Farmer in his 80s crushed by tractor in serious farm accident

A serious farm accident has occurred with a farmer in his 80s seriously injured by a tractor.

The man is believed to have been struck by a tractor yesterday (Thursday) afternoon in the farm accident near Kilbaha on the Loop Head Peninsula.

The man is believed to be in a stable, but serious condition, in hospital.

It comes as the Health and Safety Authority (HSA) is reducing the number of farm inspections it will carry out to 2,300 in 2015, despite the sector having an 87% increase in farm deaths in 2014 with farm deaths accounting for 55% of all work-related deaths.

Machinery is the biggest killer on Irish farms and a significant cause of farming-related injuries.

Farm deaths increased by 87% in 2014, with 30 people killed compared to 16 in 2013. For the fifth year running, the agriculture sector has recorded the highest number of fatalities, representing roughly 55% of all work-related deaths in 2014.

Last year, 30 people were killed in farm accidents, including one on New Year’s Eve night.

The Minister for Agriculture Simon Coveney introduced a Farm Safety Scheme last year and over 6,000 farmers applied for grant aid to improve the safety on their farms.

Cork farmers accounted for the highest number of applications to the Farm Safety Scheme, according to figures released by the Department of Agriculture.

With 821 applications Cork had by far the largest amount at 13%, with Galway having the next highest at 573 or 9% of the total 6,299 applications.

Minister Coveney said farm safety is a critical issue facing farming today and is something that he is seriously concerned about.

He also said the Department of Agriculture included a Farm Safety Leaflet in the information packs being issued currently to over 130,000 farmers on how to prevent a farm accident and farm more safely. The Department will also be using its text messaging service to issue safety messages to farmers on how to prevent a farm accident at critical times of the year.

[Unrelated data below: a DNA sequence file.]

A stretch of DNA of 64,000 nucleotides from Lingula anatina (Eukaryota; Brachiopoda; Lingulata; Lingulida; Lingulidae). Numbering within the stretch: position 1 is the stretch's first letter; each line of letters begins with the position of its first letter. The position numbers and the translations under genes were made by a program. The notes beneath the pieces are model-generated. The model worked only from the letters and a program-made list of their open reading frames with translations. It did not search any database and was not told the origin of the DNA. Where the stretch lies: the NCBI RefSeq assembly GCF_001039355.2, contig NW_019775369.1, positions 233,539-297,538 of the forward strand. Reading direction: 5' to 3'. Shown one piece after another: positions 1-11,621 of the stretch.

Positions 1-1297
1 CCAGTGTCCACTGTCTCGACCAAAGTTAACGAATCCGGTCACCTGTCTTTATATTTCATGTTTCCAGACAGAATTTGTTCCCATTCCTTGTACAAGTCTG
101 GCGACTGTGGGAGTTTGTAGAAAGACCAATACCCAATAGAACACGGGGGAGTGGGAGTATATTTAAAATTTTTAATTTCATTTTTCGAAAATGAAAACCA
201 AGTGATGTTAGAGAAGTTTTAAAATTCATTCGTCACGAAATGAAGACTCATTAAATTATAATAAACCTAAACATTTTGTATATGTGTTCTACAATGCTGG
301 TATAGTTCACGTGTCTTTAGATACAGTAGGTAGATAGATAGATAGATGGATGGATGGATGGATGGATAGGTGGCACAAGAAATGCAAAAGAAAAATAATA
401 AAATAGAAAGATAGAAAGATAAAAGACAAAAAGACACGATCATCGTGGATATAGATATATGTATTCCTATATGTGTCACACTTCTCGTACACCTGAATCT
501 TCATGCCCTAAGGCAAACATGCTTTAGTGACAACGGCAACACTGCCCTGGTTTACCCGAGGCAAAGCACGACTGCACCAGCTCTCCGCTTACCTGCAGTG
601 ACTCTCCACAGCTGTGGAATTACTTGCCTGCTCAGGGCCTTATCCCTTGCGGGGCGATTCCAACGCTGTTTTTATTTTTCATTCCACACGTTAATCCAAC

According to Teagasc and the HSA, the collapse of the construction industry saw more people between the ages of 45 and 64 return to farming and, in turn, more people die in farm deaths from within this age group.

The research shows that farm deaths among farmers between 45 and 64 years of age are 57% above the long run average for this group.

This is the equivalent of three extra deaths per year of farmers in this age group.

The Teagasc research found that fatal farm accident data also indicates a strong behavioural dimension to farm workplace deaths particularly those associated with tractors and machinery, livestock and falls particularly from heights.

Teagasc National Health and Safety Officer, Mr John McNamara, who collaborated in the study, stated that its findings are in line with international trends which indicate that safety behaviour is a factor in 90% of accidents and that farm death rates increase with increasing age, particularly from 45 years of age onwards.

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